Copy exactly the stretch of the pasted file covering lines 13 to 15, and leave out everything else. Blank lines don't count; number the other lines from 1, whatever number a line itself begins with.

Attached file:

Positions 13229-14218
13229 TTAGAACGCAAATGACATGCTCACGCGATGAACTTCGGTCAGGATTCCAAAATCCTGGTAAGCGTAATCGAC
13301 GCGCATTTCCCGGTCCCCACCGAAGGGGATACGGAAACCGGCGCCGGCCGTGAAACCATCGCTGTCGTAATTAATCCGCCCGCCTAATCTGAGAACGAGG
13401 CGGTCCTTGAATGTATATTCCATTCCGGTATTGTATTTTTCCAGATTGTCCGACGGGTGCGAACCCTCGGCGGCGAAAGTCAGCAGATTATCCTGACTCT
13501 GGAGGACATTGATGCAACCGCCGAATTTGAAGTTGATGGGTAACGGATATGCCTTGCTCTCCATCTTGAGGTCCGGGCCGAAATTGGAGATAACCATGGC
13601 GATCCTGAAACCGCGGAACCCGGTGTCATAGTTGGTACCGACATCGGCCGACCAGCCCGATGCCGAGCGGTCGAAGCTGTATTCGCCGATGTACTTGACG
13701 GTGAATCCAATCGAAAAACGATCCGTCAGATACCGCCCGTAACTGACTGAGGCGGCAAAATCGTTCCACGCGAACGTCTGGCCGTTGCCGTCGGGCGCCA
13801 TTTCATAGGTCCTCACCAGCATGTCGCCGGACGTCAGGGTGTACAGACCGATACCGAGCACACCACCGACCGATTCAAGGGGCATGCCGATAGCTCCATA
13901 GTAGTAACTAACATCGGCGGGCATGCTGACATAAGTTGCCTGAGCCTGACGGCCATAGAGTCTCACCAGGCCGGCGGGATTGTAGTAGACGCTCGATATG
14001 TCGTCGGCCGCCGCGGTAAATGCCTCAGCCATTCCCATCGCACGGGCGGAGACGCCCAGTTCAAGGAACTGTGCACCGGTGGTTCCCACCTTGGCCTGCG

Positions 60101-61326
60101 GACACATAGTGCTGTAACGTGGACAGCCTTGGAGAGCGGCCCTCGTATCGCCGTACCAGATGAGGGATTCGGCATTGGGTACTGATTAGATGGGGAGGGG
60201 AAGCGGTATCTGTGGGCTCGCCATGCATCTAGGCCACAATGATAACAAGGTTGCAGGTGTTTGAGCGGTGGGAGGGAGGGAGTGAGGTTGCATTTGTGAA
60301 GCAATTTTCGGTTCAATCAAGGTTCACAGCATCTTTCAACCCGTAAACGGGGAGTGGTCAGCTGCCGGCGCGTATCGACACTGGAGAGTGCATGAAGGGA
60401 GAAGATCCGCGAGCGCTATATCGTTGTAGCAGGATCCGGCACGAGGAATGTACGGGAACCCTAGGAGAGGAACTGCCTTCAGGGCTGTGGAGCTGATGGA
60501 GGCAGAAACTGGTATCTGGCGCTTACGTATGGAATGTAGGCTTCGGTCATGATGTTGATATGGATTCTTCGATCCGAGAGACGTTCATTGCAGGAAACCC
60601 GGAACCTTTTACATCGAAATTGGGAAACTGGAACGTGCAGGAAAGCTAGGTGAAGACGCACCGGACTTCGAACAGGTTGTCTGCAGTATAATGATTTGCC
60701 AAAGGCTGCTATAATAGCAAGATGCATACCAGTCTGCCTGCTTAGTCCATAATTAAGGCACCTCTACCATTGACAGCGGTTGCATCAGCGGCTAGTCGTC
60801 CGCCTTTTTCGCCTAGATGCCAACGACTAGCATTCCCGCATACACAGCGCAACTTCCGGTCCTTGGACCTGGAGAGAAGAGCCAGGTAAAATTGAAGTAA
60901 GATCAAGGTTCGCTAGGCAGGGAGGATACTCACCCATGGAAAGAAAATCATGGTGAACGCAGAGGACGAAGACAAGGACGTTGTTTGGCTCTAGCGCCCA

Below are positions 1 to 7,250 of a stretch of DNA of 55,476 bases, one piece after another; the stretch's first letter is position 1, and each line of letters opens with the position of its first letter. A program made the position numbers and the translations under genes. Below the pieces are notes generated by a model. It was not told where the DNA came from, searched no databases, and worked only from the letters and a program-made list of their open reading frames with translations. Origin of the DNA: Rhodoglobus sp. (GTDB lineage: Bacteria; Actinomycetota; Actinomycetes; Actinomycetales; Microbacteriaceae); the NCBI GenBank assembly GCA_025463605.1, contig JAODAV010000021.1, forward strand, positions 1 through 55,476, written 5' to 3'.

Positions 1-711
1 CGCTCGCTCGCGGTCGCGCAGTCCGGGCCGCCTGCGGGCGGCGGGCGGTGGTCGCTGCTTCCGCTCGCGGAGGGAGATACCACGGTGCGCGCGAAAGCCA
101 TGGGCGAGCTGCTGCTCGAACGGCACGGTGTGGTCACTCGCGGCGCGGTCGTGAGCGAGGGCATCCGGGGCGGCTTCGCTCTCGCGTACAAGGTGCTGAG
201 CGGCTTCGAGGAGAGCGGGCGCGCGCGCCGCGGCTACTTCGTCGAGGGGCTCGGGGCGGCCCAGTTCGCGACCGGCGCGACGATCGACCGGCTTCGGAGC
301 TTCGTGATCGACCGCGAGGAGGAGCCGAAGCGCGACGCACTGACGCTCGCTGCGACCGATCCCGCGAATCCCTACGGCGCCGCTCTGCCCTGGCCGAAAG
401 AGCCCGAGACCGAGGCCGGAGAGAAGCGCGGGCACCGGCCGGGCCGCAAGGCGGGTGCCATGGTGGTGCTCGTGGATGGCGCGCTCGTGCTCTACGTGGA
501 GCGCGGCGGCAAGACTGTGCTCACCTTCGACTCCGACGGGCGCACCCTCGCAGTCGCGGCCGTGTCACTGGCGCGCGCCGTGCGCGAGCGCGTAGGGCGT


60201 AAGCGGTATCTGTGGGCTCGCCATGCATCTAGGCCACAATGATAACAAGGTTGCAGGTGTTTGAGCGGTGGGAGGGAGGGAGTGAGGTTGCATTTGTGAA
60301 GCAATTTTCGGTTCAATCAAGGTTCACAGCATCTTTCAACCCGTAAACGGGGAGTGGTCAGCTGCCGGCGCGTATCGACACTGGAGAGTGCATGAAGGGA
60401 GAAGATCCGCGAGCGCTATATCGTTGTAGCAGGATCCGGCACGAGGAATGTACGGGAACCCTAGGAGAGGAACTGCCTTCAGGGCTGTGGAGCTGATGGA